Not that she would have called it her bucket list, but a young Janice Gaines had three childhood aspirations.
“As a little kid,” she told the Journal of Gospel Music, I would play like was a teacher, and I would play like I was a singer, and I would play like I was on [the television game show] ‘Wheel of Fortune!’”
She laughed. “I’ve done everything but be on ‘Wheel of Fortune!’”
Born in St. Louis but reared in Memphis, Janice had a front row seat for performances by her “unofficial music mentor,” her mother, Jackie Reddick. Singer, songwriter, pianist, minister of music, and member of a Top 40 band, Reddick covered songs by Gladys Knight, Whitney Houston, and Aretha Franklin, among others. She also wrote for Memphis gospel choir O’Landa Draper & the Associates; a teenaged Janice became the choir’s youngest member.
Although surrounded by music, Janice found the prospect of a full-time career in music terrifying “because of its lack of predictability. So for years I went the academic route, because I also liked school.”
Graduating college with a degree in economics, Janice taught seventh grade math at a Bronx school. She soon discovered that singing helped coax good behavior from her young pupils.
“I would give my students a choice,” she recalled. “If you behave this week, then on Friday, I will either sing a song or you can teach me a new dance. Most often, they chose for me to sing them a song. Using singing to get them to behave helped me realize that [singing] was a gift I should not hoard. Maybe I should trust God.”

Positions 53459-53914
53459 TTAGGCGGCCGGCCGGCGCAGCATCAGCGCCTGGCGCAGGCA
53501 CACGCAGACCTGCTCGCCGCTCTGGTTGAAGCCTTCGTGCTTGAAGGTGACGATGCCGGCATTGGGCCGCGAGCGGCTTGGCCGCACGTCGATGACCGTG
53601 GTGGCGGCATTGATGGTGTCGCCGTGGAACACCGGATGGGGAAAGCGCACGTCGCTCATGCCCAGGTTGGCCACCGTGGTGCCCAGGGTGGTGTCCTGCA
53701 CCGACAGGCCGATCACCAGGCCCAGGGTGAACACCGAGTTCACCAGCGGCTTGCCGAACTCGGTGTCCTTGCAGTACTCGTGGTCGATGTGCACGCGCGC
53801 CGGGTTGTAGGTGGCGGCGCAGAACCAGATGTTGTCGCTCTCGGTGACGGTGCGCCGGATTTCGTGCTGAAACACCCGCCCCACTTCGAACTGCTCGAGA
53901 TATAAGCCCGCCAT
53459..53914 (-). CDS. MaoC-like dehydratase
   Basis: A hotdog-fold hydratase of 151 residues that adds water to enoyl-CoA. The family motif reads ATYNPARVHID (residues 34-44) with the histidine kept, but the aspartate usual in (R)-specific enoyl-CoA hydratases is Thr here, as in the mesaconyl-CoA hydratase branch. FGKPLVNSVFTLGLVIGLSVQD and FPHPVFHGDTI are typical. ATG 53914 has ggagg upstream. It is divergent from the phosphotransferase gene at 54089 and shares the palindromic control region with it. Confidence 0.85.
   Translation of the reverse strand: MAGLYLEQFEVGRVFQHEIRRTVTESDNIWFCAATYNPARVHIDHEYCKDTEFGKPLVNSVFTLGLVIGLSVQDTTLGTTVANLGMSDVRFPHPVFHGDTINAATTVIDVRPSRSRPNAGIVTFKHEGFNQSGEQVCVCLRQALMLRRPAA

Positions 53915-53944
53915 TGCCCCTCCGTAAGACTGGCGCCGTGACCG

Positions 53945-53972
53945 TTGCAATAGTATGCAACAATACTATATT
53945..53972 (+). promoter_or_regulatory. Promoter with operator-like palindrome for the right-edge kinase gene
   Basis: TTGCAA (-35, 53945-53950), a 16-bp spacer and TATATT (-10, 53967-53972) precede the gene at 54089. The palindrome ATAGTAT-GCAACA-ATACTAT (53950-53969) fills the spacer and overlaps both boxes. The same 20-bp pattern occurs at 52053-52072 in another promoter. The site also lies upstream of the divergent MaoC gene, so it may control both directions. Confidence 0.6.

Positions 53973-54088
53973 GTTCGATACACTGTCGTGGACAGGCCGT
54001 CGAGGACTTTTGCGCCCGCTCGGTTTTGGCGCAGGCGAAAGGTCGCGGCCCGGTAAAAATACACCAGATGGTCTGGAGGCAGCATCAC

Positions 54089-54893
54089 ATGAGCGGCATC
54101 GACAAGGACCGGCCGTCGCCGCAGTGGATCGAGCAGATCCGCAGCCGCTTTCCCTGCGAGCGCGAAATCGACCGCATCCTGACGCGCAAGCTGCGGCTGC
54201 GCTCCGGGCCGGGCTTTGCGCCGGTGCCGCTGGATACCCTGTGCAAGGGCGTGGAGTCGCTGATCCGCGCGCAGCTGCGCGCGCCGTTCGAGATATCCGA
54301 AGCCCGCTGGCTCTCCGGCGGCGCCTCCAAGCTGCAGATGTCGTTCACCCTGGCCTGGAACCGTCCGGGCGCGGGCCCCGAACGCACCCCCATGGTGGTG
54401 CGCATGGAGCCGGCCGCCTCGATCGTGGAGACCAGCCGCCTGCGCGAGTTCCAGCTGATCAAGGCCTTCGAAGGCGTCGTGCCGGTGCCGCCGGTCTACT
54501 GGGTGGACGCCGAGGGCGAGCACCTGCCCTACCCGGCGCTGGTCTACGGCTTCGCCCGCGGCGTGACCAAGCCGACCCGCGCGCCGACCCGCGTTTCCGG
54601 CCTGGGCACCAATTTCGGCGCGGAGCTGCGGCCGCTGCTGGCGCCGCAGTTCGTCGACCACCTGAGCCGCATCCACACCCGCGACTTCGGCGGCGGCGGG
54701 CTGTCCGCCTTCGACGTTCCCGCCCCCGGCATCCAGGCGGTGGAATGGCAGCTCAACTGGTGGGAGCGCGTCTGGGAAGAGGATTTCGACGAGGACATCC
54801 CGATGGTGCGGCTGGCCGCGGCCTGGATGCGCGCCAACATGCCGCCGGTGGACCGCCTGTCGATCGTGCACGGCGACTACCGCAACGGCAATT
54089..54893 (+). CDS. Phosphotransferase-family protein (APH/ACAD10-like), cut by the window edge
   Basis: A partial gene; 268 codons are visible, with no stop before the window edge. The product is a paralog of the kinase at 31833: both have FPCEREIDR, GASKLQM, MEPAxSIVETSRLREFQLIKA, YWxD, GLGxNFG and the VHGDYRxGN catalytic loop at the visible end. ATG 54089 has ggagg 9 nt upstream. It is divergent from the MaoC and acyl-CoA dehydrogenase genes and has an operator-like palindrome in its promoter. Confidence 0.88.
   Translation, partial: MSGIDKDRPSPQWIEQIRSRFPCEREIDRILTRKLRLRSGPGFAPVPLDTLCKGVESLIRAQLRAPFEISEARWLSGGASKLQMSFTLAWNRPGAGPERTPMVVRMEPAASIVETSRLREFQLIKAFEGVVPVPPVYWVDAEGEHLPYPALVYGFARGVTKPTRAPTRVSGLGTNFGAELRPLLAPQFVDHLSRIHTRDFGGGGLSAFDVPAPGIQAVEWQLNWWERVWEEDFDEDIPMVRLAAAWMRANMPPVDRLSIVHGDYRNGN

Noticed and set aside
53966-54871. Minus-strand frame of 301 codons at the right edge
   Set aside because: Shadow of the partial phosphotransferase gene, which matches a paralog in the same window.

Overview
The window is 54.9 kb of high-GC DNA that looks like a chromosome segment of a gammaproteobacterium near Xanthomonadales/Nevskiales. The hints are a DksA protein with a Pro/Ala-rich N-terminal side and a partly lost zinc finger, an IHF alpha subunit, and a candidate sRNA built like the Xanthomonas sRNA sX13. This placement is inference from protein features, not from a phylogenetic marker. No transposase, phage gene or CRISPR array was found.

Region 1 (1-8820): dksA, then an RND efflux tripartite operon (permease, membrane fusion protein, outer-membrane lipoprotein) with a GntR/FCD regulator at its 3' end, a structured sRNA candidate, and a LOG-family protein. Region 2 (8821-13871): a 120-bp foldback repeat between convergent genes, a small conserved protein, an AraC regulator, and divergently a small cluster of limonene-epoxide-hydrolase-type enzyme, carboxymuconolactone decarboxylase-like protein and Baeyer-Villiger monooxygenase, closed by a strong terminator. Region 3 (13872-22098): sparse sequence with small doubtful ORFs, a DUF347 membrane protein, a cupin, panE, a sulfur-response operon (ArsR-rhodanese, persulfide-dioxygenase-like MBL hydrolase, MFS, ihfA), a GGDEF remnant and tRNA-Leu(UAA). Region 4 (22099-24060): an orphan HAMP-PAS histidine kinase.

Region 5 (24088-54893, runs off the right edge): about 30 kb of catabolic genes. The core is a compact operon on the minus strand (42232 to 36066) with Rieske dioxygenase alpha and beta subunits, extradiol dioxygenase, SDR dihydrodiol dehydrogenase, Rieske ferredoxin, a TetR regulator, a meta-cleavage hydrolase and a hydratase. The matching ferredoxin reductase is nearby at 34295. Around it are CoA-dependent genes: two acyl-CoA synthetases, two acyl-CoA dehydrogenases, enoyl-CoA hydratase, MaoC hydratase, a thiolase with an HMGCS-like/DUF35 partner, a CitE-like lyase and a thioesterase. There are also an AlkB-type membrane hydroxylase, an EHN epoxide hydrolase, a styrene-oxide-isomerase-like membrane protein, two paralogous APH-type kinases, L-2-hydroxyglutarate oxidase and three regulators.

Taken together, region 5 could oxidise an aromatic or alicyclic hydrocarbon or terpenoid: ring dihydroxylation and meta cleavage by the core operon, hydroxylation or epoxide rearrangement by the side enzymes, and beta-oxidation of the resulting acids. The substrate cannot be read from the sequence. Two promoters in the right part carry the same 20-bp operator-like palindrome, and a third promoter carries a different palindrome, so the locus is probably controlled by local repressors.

About the same time, industry veteran Monica Coates, who worked with singer Joann Rosario and Verity Gospel and is now with Kirk Franklin, was completing a book called The Beginner’s Guide to the Gospel Music Industry. She asked Janice and Janice’s husband, attorney and founder of GospelPundit.com E. J. Gaines, to read through the draft.
Janice said: “The first chapter challenged the reader to ask the Lord what he wanted them to do with their gift. Being the nerd I was, I thought I should do the exercise myself, to be a good friend and a good draft reader. I came away from that exercise hearing the Lord say that I should trust him to sing. I wasn’t expecting that. That was the critical turning point. That’s when I stepped out, and said, ‘Okay, I’m going to sing now, and I’m going to sing gospel music.’”
Her introduction to the larger gospel music community came through her first single, “One Day.”
Janice recounts how the song came into being. “My husband and I moved from New York to Nashville and started attending Grace Chapel. Our pastor and his wife had just lost their son by way of a car accident and they started reading a lot about heaven and teaching about heaven. I thought, ‘Lord, I need you to give me a picture of what we can expect from heaven. What is the hope of heaven when you are in the middle of grief?’ The Lord gave me a picture of life on earth as like a child in the womb: the child is alive but has not been birthed yet. You can’t explain to the fetus in the womb the goodness and the freedom of life outside of the womb. Heaven is like that: being born into life.”
Janice asked Dwan Hill and CeCe Winans’s son Alvin Love III to help her complete the second verse “and to organize the song in a way that it would make sense to everybody.”